_test/header.rb:4:in `<main>': private method `new' called for GithubInlineTag:Class (NoMethodError)

Well…that didn’t work. It fails to work in a peculiar way, though: There is no .new() method in GithubInlineTag, and nothing is marked as private. Weirder, if I create an empty method (def new; end) and explicitly mark it public, it doesn’t change the error.

Take 2 🎬

Considering the possibility that initialize() might be run directly to create objects—it shouldn’t be, but I have admittedly never read through the Ruby interpreter’s code to confirm—I combined the first two lines of code of the scaffolding, but that didn’t work, either. Running it produced the same error, just now referring to initialize().

Again, the plugin doesn’t mark anything as private, and declaring the methods public doesn’t impact the error at all. The interpreter is convinced that’s not the case, though.


The solution was beyond my Ruby knowledge when I started this, but still mostly straightforward, once I connected the pieces of information floating around.

Clue #1 — Private Methods

This Stack Overflow answer comes from a question that’s about a Ruby on Rails problem, but details how to call private methods when confronted with the error described above: Call the method using .send(), as in GithubInlineTag.send :new.

Clue #2 — Parse Contexts

This indirect call to .new() now also calls .initialize()—of course it does, because instantiating an object requires that it be initialized—-meaning that it needs the three parameters that are required by any plugin. If you don’t recall, the initialize() method of almost any plugin for an inline tag has the following signature.

def initialize(tag_name, text, parse_context)
  # ...

The first two parameters are for the testing itself, so they’re easy. The third is—as the name might suggest—a variable describing the current context of parsing the blog’s Markdown source.

Documentation on writing Jekyll plugins is never clear on what the parse context actually is, since it normally gets sent automatically as part of the build process. However, some research and testing turns up Liquid::ParseContext as the culprit.

Clue #3 — Revenge of the Parse Contexts

Finally, the .render() method also requires the ParseContext value.

Basic Code

Based on our clues, the simplest test scaffold should look something like this.

require 'liquid'
require_relative '../_plugins/github.rb'

context = Liquid::ParseContext.new
ght = GithubInlineTag.send :new, 'github', 'jcolag/dash', context
puts ght.render context

I can call this from my blog’s root folder with ruby _test/github.rb, and it prints the results for jcolag/dash, just as I want. And it’s simple enough that it can be made more sophisticated.

Extending the Scaffolding

There are two obvious ways to enhance this test scaffolding, and neither of them takes much work.

First, rather than hard-coding the input string, the script can take it from the command line. This is as simple as adding a couple of lines and replacing the immediate string value.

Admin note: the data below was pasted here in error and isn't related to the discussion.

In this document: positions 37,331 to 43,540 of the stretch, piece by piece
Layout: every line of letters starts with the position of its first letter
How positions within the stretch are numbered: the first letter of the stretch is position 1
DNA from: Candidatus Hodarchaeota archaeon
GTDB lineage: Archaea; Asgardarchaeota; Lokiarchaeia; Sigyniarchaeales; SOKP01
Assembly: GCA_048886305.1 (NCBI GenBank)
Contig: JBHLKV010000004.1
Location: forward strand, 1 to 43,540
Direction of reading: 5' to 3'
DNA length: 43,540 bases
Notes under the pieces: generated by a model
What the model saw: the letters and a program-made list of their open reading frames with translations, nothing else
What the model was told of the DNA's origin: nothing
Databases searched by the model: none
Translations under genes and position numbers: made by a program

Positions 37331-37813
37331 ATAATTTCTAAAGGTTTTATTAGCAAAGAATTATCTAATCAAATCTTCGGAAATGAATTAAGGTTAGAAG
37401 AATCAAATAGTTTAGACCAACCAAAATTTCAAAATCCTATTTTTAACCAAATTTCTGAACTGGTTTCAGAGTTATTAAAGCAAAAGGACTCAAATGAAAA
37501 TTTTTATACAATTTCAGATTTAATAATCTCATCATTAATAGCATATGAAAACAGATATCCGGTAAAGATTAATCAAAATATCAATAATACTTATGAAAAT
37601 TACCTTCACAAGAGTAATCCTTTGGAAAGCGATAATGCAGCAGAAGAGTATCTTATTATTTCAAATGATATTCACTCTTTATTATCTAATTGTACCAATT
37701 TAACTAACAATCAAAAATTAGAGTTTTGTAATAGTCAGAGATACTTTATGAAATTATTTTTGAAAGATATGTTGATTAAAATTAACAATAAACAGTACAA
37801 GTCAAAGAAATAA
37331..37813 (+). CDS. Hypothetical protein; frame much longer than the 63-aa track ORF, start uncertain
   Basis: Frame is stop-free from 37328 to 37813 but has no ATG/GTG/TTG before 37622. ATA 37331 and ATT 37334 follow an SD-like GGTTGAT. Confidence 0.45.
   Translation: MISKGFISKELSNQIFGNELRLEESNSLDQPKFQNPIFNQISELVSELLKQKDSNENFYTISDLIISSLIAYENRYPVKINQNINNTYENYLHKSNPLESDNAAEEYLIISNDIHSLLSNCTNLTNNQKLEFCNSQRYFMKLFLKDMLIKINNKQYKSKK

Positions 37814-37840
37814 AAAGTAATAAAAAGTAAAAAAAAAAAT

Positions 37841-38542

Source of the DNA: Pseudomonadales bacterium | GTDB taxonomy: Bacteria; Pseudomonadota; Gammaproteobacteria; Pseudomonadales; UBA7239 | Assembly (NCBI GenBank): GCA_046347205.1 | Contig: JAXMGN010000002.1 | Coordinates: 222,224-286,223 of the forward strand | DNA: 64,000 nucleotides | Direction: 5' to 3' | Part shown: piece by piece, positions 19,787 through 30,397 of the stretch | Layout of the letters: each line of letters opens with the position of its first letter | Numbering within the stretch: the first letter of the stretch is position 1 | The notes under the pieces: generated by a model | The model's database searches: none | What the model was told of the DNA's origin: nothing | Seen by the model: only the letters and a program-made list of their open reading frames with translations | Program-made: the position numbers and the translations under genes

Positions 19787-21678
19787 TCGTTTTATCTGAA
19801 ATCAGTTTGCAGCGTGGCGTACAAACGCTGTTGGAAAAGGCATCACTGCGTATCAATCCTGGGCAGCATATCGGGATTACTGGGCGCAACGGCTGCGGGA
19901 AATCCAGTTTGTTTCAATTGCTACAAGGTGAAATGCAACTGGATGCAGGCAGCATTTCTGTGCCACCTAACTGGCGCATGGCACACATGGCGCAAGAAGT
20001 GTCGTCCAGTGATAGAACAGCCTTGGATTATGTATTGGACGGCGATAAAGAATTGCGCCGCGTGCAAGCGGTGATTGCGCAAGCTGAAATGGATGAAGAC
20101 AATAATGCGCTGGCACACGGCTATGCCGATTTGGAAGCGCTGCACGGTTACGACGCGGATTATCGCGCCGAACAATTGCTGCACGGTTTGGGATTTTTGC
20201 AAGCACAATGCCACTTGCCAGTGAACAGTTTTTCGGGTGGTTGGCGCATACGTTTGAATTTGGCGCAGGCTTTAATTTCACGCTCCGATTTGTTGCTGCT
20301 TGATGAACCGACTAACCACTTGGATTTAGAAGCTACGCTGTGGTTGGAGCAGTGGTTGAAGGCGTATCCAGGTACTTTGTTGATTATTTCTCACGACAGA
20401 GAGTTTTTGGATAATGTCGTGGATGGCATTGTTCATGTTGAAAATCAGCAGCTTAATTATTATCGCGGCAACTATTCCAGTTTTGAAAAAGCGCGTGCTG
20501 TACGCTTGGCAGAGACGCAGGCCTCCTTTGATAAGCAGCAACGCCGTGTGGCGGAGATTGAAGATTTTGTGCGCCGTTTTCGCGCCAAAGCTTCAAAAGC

repo = 'jcolag/dash'
repo = ARGV[0] unless ARGV.empty?
# ...
ght = GithubInlineTag.send :new, 'github', repo, context

That leaves the default in place if the user doesn’t provide a repository, but overwrites that default when there’s an alternative provided.

More interesting—especially for testing something like caching, where execution should take different paths through the plugin, depending on whether it has previously stored the information—it’s possible to trace execution through the entire plugin.

require 'tracer'

The tracer library is a core part of Ruby’s installation, so there’s nothing extra to install. Calling .on() causes the script to print how execution travels through the program. It unfortunately also catches everything, down to the lowest levels of the standard library, but it still provides a searchable record.

Solution, Take 4 🎬

Combining everything that we’ve learned gives us the following test script.

require 'liquid'
require 'tracer'
require_relative '../_plugins/github.rb'

Tracer.on unless ENV['TRACE'].nil?

repo = 'jcolag/dash'
repo = ARGV[0] unless ARGV.empty?
context = Liquid::ParseContext.new
ght = GithubInlineTag.send :new, 'github', repo, context

puts ght.render(context)

This version of the script will print the execution trace, if we run it as follows.

TRACE=1 ruby _test/github.rb

In my case, this produces nearly ten thousand lines of logging, so I hope that you’ll forgive me for not pasting an example into this post…

If we just run ruby _test/github.rb, however, we only get the results. We can also provide different repository paths on each run, to maximize coverage.

While I won’t do it anytime soon, it should also be mentioned that the command-line input could also easily be replaced with reading from a file and calling GithubInlineTag.send in a loop to test many input values at once.

All of that is much better than constantly rebuilding the blog for a quick test.

Credits: The header image is work, technology, vintage, wheel, retro, clock, by an anonymous PxHere photographer, is made available under the terms of the CC0 1.0 Universal Public Domain Dedication.

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 Tags:   techtips   jekyll   blog